The not so great snow day

Emma+Howell%2C+writer.
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The not so great snow day

Emma Howell, writer.

Emma Howell, writer.

Emma Howell, writer.

Emma Howell, writer.

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It was around 2 a.m. when the lights in freshman Molly Knecht’s house went out.  Knecht, asleep at the time, didn’t notice until she woke up five hours later, shivering uncontrollably.

“That’s when I knew something was wrong,” she said, “it was a snow day, I didn’t have school to wake up for.”

November 26th marked a rarity for the District 220, the first inclement weather day Knecht recalled since elementary school. However, as the snow’s depth reached upwards of 13 inches in some parts of Illinois, the administration was forced to cancel school, citing safety concerns.

“We just got home from my grandma’s, so it was…. a really nice surprise when all my friends started texting me because I was not looking forward to Monday,” Knecht laughed.

The storm’s surprises weren’t all as nice.  During the night, the snow brought down several power lines, plunging over 100,000 ComEd (Commonwealth Edison Company) customers into darkness. The energy company, which holds a practical monopoly over Chicago and much of the Northern Illinois area, became so overburdened by these outages that they had to engage 250 extra employees from the East Coast. Due to this, service varied wildly.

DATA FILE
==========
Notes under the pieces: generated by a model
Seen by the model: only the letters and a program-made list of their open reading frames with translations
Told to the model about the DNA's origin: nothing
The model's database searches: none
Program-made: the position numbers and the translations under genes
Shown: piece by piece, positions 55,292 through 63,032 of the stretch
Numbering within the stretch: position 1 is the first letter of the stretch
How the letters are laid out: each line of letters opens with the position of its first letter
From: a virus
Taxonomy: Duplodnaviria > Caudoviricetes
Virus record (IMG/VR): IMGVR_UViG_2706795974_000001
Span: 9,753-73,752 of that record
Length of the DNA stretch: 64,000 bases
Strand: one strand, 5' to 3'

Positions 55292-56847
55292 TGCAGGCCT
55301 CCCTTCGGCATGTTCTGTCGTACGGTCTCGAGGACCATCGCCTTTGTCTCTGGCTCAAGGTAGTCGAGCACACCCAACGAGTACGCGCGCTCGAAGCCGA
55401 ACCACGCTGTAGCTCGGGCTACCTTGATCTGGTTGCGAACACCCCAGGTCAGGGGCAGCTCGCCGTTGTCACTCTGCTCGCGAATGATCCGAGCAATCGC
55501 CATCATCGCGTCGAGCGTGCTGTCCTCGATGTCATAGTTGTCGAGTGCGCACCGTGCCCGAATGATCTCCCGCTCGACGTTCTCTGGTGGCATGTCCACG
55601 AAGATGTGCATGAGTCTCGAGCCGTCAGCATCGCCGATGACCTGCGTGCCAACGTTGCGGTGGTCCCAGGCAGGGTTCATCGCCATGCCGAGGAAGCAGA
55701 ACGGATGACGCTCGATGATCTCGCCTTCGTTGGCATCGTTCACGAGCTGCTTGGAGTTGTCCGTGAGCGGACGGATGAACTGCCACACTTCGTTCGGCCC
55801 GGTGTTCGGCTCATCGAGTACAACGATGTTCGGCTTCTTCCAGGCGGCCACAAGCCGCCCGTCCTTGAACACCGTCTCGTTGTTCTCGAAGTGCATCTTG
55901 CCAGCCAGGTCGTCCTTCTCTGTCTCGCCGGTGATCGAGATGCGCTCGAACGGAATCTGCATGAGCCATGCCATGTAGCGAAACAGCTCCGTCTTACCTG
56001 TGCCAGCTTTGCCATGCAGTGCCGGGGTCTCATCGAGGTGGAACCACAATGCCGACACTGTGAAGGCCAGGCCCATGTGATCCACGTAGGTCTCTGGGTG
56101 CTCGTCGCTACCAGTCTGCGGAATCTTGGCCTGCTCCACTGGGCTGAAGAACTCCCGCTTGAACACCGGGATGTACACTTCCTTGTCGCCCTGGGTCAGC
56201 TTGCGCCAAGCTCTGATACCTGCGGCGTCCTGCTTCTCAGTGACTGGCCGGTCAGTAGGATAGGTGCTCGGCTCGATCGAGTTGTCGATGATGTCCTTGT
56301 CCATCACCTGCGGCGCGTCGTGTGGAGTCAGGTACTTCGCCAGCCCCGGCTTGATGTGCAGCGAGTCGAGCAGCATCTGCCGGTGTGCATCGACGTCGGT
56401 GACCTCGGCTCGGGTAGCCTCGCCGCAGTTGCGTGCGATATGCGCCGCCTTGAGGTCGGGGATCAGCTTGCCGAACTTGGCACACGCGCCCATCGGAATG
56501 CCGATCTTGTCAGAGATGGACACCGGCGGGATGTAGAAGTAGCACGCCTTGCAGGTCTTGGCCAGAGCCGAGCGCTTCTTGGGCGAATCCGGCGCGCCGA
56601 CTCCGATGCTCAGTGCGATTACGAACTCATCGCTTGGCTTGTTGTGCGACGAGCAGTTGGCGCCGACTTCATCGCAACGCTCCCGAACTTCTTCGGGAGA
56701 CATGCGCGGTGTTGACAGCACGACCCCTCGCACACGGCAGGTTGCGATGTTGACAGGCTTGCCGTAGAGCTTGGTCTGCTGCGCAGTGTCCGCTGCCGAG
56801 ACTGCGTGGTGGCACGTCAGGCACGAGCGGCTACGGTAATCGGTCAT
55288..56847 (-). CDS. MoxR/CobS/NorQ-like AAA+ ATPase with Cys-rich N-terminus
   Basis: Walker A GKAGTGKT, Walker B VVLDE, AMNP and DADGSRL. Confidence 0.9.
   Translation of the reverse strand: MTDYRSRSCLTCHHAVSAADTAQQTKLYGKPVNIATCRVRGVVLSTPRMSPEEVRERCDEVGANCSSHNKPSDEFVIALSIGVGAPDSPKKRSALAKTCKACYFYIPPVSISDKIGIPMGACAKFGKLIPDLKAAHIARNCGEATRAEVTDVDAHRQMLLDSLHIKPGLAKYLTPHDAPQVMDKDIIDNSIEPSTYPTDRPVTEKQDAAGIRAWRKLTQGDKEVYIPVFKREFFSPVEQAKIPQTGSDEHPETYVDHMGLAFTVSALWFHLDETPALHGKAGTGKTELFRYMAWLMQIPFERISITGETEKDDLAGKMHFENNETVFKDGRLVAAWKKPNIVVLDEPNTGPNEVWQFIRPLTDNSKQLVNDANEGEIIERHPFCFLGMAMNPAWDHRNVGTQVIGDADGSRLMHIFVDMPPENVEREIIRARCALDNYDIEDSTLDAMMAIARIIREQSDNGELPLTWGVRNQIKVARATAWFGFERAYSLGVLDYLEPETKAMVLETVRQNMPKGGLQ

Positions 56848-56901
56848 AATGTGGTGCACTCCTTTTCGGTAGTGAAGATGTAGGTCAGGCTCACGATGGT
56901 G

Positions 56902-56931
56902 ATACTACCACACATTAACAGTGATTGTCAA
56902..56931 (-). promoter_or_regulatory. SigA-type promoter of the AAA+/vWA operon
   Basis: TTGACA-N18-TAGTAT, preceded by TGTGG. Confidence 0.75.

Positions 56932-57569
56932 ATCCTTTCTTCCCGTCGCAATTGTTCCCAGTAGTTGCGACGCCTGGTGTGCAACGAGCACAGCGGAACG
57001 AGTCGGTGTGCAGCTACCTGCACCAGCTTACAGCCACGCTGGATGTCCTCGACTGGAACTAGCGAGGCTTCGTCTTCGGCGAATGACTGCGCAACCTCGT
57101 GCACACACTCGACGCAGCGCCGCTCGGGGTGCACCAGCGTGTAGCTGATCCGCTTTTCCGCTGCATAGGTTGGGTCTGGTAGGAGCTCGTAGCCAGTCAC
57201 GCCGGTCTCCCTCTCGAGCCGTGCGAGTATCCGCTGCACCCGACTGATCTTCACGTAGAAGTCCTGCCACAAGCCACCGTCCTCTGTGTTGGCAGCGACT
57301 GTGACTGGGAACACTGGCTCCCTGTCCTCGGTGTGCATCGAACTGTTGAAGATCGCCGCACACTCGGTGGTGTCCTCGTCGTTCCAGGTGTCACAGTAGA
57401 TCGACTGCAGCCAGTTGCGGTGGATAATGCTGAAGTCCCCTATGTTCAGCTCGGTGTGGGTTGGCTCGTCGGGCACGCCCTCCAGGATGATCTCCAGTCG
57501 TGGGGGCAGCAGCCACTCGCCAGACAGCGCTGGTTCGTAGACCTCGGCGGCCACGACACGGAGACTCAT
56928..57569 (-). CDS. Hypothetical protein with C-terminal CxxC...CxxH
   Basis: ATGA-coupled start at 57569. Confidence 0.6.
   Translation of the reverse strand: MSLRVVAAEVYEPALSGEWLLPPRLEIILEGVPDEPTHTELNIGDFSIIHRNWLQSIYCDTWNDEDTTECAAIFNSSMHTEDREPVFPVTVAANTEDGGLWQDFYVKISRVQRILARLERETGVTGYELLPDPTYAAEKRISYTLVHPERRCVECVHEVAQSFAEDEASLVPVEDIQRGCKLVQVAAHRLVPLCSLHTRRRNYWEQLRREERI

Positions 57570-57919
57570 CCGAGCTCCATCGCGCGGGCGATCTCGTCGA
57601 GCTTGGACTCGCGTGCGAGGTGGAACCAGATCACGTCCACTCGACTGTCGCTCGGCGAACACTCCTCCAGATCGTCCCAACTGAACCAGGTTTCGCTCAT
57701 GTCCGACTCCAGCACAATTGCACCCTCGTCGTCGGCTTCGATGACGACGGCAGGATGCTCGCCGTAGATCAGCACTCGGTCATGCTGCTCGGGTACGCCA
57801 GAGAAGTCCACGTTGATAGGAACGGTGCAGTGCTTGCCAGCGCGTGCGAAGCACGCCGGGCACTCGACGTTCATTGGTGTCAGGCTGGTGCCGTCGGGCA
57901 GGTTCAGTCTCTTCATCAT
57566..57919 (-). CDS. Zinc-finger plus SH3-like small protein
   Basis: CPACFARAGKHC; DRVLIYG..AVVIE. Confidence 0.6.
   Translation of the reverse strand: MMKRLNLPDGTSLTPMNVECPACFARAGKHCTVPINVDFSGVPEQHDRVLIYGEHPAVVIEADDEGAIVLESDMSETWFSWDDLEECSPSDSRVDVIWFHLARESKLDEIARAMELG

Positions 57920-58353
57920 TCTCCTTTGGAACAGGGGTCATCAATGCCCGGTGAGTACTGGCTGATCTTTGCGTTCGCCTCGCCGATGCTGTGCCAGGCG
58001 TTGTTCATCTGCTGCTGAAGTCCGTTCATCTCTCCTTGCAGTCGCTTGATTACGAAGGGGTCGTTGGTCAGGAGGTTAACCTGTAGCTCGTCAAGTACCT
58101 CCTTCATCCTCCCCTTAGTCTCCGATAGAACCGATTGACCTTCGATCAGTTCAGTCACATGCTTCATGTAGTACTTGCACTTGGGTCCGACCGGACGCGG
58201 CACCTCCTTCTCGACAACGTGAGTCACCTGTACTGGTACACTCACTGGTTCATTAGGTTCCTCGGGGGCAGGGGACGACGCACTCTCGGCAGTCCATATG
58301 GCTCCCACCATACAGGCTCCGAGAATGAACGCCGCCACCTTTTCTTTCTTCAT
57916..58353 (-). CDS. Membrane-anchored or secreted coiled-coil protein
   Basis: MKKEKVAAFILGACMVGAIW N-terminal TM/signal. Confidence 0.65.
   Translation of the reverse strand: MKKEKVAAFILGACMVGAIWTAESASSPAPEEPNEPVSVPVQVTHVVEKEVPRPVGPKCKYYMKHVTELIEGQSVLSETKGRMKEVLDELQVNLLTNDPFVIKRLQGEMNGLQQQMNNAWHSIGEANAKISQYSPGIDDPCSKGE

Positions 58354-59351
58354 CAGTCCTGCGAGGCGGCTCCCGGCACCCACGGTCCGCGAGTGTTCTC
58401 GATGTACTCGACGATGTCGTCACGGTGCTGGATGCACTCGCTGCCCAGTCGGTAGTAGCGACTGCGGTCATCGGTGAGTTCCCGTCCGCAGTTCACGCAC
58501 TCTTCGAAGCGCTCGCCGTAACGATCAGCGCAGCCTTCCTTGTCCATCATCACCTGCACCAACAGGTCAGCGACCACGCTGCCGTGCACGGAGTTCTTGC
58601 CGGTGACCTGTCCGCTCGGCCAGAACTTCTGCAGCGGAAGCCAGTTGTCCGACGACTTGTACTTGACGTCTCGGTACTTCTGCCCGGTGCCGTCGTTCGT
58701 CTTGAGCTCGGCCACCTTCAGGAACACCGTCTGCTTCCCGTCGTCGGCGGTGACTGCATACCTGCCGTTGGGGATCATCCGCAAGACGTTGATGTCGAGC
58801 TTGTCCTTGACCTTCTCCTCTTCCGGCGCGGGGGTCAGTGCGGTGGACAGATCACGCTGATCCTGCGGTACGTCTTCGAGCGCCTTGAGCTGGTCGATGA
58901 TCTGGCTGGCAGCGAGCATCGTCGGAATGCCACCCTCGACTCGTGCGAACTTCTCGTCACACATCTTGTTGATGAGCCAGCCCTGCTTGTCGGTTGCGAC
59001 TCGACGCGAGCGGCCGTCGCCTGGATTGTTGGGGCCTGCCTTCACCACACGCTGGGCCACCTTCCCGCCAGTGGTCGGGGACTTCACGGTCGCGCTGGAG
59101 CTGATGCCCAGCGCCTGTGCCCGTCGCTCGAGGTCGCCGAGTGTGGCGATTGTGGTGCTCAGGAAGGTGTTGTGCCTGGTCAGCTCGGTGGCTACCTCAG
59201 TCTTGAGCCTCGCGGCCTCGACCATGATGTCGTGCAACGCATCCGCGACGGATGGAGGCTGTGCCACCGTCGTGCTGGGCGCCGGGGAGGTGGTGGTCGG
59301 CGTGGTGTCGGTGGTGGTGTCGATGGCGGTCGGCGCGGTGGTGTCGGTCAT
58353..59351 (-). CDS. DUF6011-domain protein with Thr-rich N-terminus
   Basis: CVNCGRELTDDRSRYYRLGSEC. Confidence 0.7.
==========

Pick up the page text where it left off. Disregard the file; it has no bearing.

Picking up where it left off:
For some, outages could be taken care of relatively quickly, like in the case of the Valencia family, who got their power back by noon.

“It wasn’t fun that morning,” senior Amanda Valencia remembered.  “It was like 20 degrees outside, and we were worried about Fabby [Valencia’s paternal grandmother].  But we had blankets, so we were fine that morning. The biggest problem was not having YouTube.”

Knowing that many of their neighbors were without power, the family invited several friends to stay overnight.

“A lot of people weren’t as lucky as we were- they were staying at hotels or staying in, like, the Starbucks all day.  So we let some people bunk on the couch,” said Valencia.

Like many of those neighbors, the Knechts would not regain power that day. Despite the two families living barely 500 feet away from each other, the Knechts would not be rescued from the outage until well into the following day.

“It was definitely a problem,” Colleen Knecht, Molly’s mother, said. “I never consider how much I rely on power day-to-day.  Suddenly, there was no internet, there was no heat, there was no electricity; it was bad.”

To cope with the loss of heat, the Knecht’s spent most of their day in their living room, the only place in their house with a fireplace. Due to the lack of electronic devices or similar distractions, the blackout proved a bonding experience.

“There was a lot more time with family, a lot more talking to my mom and my brother than I usually do,” Knecht recalled.  

While the blackout was unambiguously uncomfortable physically, it seemed to have brought out the best in both families and communities.

“Sometimes I don’t really get to talk to my family, because we all have our own lives.  The good thing about the outage is it put us together,” Knecht said.